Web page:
To help improve confidence in the crystal’s stability, Pfizer drug product designers cross-check their top contenders with the Cambridge Structural Database which contains around 600,000 known crystalline structures. Using the mathematics of pattern recognition, they can see how often a similar pattern has worked before. If not utilised very often, or never, there is probably a reason for that and there are more stable arrangements to be had. Equally, the pattern recognition analysis could reveal that there are more common variations of a particular crystal structure. Mimicking those variations by tweaking the way the molecules in the crystal interact together increases stability.

crystalline-structureUp to this point no real-world crystal has been created because the best solutions have been selected ‘virtually’ first. This optimisation process, in which mathematics plays a big part, saves both time and money. However before the drug can be used the molecules have to be assembled for real into the chosen crystalline structure to form a white powder. Impurities, where the wrong type of molecules stray into the structure, or defects, where the crystal’s structure doesn’t repeat perfectly, can alter both the safety and efficacy of the treatment and so have to be carefully monitored throughout this process.

Once drug developers are satisfied, the white powder is fashioned into a tablet that can be administered (in clinical trials to start with). However, the white powder – or active ingredient – isn’t the only component of the finished pill. Other benign ingredients – called excipients – are needed into order to bind the powder together, help it flow during the manufacturing process, and make it more compressible and less likely to fall apart when removed from the tablet press. Along with adding these benefits, the excipients must not prevent the tablet from being hard or quickly dissolved when swallowed. How dense the final granules end up in the finished product and the uniformity of the distribution of the active ingredient can be calculated beforehand by accounting for factors such as the quantity of “binder” used to combine the active ingredients to the excipients, how much mechanical energy is used to compress it into a tablet, the size of the active particles and the dose.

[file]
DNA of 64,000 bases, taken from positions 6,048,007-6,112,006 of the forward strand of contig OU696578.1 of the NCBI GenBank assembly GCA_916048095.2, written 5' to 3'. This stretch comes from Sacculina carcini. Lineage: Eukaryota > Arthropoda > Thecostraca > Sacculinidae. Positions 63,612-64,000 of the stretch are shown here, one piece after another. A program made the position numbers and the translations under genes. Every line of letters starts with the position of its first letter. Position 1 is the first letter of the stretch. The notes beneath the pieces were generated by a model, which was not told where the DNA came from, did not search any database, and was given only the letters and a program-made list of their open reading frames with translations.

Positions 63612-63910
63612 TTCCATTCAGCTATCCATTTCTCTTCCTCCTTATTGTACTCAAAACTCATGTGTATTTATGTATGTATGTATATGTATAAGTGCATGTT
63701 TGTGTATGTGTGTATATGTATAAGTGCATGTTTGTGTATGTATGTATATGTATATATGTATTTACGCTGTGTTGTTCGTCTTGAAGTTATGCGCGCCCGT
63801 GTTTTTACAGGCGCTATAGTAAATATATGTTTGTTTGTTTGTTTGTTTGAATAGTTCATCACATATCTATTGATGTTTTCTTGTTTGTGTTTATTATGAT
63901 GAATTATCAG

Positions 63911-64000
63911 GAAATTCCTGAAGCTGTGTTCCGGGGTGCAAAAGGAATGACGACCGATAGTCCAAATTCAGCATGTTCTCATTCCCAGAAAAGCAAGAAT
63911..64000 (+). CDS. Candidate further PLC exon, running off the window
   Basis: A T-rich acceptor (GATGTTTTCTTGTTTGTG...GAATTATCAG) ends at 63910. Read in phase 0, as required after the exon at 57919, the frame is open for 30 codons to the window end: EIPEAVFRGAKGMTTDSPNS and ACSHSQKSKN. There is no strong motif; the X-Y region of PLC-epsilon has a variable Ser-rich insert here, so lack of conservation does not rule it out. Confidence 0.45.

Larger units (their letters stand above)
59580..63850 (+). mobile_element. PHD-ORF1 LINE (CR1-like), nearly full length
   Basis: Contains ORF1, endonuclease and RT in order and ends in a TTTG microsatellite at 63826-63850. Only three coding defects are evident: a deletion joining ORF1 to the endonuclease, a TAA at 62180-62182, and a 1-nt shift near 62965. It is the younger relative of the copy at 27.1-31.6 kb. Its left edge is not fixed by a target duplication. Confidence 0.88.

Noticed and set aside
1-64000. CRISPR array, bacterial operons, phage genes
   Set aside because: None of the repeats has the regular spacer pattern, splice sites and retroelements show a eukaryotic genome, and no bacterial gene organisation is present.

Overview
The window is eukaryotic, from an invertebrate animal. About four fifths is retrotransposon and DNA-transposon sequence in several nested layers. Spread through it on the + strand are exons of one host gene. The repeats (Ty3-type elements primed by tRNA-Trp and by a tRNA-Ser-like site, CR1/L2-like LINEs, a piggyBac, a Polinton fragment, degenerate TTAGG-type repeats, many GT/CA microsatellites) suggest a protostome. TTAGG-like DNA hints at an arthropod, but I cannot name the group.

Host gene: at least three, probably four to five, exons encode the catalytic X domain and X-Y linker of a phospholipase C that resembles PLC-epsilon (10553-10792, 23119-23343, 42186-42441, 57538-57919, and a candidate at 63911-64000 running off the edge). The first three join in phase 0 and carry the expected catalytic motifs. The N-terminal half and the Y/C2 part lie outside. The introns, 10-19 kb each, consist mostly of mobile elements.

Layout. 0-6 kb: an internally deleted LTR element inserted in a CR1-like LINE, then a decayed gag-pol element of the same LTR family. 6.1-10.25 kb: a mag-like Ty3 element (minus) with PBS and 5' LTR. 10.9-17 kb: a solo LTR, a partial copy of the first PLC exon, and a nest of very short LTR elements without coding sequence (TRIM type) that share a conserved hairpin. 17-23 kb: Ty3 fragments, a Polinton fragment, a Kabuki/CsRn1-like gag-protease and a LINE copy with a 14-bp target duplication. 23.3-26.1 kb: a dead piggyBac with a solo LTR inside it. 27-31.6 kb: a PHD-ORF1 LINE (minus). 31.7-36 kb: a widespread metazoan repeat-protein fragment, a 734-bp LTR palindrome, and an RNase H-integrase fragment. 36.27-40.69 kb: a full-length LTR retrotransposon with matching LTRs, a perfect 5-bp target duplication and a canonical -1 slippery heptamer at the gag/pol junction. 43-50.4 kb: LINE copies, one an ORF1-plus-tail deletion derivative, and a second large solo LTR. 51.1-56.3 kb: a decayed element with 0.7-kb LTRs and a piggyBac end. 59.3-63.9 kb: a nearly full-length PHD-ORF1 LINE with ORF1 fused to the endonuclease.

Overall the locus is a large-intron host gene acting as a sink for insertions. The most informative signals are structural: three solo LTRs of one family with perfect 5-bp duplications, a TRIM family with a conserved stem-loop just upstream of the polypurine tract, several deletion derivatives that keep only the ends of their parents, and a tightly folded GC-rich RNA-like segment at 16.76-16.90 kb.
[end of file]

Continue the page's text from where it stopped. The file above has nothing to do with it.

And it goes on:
So next time you swallow a pill, spare a thought for the years of painstaking development that went in to making it work, and the mathematics that made it all possible.

Technical Supplement

Kepler’s conjecture

In the seventeenth century Johannes Kepler studied the most efficient way to pack spheres of equal size into three dimensional space. He conjectured that the best way to do it is to use a face-centred cubic lattice – a similar arrangement to how greengrocers stack oranges. Spheres will fill 74% of space when arranged in this manner.

However, conclusive mathematical proof that spheres could not pack more than 74% of space would wait for centuries. In 1998 American mathematician Thomas Hales provided a proof by exhaustion – he used a computer programme to check through as many different arrangements as possible. He didn’t find a more efficient way to pack spheres. However, the ‘proof’ runs to 250 pages and three gigabytes of data and the twelve academic referees who reviewed Hales’s work could not comment on the validity of every single stage of the mammoth calculation. Instead they said they were 99% certain it was correct.

The IMA would like to thank the team at Pfizer for their help in the preparation of this document.